Longitudinal associations of relationship support and strain and internalized homophobia with mental health among middle-aged and older gay and bisexual men

Nicholas Perry*, Tamar Goldenberg, David Huebner, Andre L. Brown, Deanna Ware, Steven Meanley, Sabina Haberlen, Mark Brennan-Ing, James E. Egan, Linda Teplin, Ken Ho, Roger Detels, M. Reuel Friedman, Michael Plankey

*Corresponding author for this work

Research output: Contribution to journalArticlepeer-review

2 Scopus citations

Abstract

Objectives: Mental health concerns (e.g. depression, anxiety) that negatively impact gay, bisexual, and other men who have sex with men (GBMSM) persist over the life course and into old age, but less is known about potential contributors to GBMSM’s mental health. Close relationships can be a source of risk or resilience from stress, exerting direct relationships on mental health, and may mediate well-established associations between minority stress and mental health. This study examined whether primary partner relationship support and strain were uniquely associated with, and mediated the association between internalized homophobia, and mental health among older GBMSM. Methods: GBMSM (N = 517, M age = 60) from the Multicenter AIDS Cohort Study, who were in primary relationships with men, provided self-report data at four timepoints. We used multilevel modeling to examine longitudinal associations among relationship support and strain and internalized homophobia with depression and anxiety. Results: Relationship strain, but not support, was positively associated with mental health concerns longitudinally. There was a significant, positive indirect effect of internalized homophobia on depression and anxiety through strain, but no support. Internalized homophobia was positively associated with relationship strain, which was positively associated with mental health symptoms longitudinally. Conclusions: Relationship strain was associated with depression and anxiety longitudinally among middle-aged and older GBMSM and mediated associations of internalized homophobia with mental health. The role of partner support warrants further investigation. Mental health interventions are critically needed for older GBMSM and, for partnered GBMSM, should include strategies for reducing relationship strain to foster well-being.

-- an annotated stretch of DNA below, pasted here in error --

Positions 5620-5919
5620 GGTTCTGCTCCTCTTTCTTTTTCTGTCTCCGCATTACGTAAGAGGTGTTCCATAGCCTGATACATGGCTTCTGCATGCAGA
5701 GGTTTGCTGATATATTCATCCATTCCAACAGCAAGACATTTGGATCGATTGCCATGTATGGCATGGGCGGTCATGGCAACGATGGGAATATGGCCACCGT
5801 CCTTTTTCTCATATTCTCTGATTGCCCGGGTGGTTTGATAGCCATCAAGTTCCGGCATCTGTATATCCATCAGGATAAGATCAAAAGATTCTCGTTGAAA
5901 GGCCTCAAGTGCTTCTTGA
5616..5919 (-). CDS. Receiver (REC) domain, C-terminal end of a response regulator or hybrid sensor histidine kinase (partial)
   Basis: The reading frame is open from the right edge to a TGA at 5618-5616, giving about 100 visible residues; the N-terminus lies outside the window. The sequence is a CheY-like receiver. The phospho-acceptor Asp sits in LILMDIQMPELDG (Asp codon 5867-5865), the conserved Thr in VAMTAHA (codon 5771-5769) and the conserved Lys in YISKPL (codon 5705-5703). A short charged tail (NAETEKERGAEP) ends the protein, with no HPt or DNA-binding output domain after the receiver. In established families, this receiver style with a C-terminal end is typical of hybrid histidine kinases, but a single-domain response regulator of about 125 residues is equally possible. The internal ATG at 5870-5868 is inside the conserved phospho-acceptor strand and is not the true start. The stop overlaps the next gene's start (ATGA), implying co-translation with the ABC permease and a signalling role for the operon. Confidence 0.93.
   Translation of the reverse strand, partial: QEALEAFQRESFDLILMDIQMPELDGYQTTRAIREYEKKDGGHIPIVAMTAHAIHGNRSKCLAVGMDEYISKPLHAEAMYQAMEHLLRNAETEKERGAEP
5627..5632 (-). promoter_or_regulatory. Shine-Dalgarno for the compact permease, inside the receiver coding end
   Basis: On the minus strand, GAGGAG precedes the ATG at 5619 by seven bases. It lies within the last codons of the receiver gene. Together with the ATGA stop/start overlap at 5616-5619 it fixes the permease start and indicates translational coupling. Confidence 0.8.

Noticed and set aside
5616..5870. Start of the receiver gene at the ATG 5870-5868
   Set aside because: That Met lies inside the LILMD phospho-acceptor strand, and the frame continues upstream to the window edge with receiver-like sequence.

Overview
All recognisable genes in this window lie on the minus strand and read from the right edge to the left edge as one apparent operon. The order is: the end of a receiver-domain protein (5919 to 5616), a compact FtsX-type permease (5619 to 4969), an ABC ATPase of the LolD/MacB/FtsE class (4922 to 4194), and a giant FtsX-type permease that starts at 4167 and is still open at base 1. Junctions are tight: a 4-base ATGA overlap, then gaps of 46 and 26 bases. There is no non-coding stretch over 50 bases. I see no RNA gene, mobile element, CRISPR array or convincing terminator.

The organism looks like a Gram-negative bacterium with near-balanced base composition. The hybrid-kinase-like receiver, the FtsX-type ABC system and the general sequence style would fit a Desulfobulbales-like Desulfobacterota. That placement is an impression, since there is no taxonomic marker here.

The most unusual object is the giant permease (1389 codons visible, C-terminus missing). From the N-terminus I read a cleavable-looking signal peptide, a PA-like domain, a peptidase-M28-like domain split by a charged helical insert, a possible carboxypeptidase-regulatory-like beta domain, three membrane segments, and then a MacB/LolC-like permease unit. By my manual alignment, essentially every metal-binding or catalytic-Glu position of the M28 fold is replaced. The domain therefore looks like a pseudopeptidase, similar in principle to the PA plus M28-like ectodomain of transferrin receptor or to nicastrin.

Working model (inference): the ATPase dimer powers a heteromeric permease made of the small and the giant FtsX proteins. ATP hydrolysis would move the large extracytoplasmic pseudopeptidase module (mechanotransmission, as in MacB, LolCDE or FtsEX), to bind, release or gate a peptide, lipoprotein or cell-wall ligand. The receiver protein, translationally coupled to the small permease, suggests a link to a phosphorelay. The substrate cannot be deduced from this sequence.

Original languageEnglish (US)
Pages (from-to)1609-1618
Number of pages10
JournalAging and Mental Health
Volume27
Issue number8
DOIs
StatePublished - 2023

Keywords

  • Gay and bisexual men
  • close relationships
  • depression
  • homophobia
  • stigma

ASJC Scopus subject areas

  • Geriatrics and Gerontology
  • Psychiatry and Mental health
  • Gerontology
  • Phychiatric Mental Health

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